RATTLESNAKES
Michael Ellis

In addition to Buddhism, rock-climbing and psychoactive drugs, one sure way to achieve total awareness is to startle a rattlesnake. Years after nearly stepping on a Mojave Green I can still vividly recall in intimate detail every single aspect of that moment.

We only have one species in the Bay Area – the Western Rattlesnake. This is by far the most widely distributed species – ranging from the west coast east to the Mississippi River valley, Baja to Canada. There are many color and pattern variations and therefore many subspecies. Our local one is called the Northern Pacific rattlesnake and is quite a handsome reptile.

Snakes, especially poisonous ones, elicit more fear and distrust in humans than any other wild animal. This is somewhat understandable but still unfortunate because many snakes are killed just because they are snakes. If you want to totally avoid snakes then stay indoors and shop on line or you could move to Alaska or Ireland. But to venture out into the wilds of California, there are a few simple DON’Ts that will minimize your chances of being bitten by a rattlesnake.

First of all don’t be a male (this is hard for some of us). And don’t be between the ages of 18 and 25 (no problem there). Don’t be drunk and this is the most important of all – don’t pick rattlesnakes up!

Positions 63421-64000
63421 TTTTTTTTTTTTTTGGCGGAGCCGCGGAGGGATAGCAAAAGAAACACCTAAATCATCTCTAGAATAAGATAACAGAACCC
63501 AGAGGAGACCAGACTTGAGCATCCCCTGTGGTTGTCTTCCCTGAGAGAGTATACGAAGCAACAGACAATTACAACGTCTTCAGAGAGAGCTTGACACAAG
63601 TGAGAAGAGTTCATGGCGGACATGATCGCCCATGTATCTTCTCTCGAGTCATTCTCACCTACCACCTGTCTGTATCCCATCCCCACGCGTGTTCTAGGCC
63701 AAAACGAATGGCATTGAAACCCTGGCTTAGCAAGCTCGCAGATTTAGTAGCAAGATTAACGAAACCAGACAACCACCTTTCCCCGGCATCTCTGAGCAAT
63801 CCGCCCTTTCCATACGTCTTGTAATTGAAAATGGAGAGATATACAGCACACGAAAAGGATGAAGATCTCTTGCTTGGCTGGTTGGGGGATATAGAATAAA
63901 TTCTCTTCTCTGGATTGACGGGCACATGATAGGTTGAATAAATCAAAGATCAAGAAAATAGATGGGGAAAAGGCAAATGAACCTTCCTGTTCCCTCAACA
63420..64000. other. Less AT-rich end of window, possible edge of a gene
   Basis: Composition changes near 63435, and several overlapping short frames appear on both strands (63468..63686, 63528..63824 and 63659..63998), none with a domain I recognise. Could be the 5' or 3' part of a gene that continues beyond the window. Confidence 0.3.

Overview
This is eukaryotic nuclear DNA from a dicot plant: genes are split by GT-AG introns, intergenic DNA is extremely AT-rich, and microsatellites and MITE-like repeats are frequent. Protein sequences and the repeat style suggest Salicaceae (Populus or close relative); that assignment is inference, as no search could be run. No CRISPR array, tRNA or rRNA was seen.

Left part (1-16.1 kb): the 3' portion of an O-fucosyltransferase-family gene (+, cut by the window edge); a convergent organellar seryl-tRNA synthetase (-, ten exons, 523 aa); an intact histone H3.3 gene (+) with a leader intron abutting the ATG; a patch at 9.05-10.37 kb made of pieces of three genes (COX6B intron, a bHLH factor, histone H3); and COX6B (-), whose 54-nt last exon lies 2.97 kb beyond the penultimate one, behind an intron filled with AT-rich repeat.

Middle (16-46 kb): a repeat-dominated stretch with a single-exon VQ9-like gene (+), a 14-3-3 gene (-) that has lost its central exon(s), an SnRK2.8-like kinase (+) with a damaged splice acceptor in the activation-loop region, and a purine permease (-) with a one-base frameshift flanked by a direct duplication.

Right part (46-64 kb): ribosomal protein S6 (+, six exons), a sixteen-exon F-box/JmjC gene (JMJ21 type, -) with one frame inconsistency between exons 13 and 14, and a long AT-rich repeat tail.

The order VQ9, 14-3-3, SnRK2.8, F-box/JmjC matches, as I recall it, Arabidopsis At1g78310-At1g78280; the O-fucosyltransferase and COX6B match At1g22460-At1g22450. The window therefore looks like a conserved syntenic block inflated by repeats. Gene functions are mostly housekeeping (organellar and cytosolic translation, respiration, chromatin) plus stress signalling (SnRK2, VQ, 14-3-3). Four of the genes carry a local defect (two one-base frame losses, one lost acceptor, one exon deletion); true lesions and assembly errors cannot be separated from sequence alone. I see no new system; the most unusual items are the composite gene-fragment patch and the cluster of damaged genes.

Young males that have been drinking and pick up rattlesnakes are the ones often bitten. You could think of this as improving the human gene pool but the foolish boys rarely die. People often receive more damage from faulty first aid treatment than the actual bite. Most healthy adults survive this species just fine.

I think that it is quite considerate of these snakes to make a warning sound. I am often in South America or Africa where there are some very venomous and aggressive snakes that don’t make a noise. Biologists reckon that rattlesnakes evolved a rattle to warn heavy, hoofed mammals of their location. Therefore both the buffalo and the snake got to live another day.

I am reminded of that early American flag, a warning to the British. Rattlesnake posed in strike position, tongue out, tail up, DON”T TREAD ON ME. I wouldn’t think of it.

This is Michael Ellis with a Perspective.

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November 8, 2010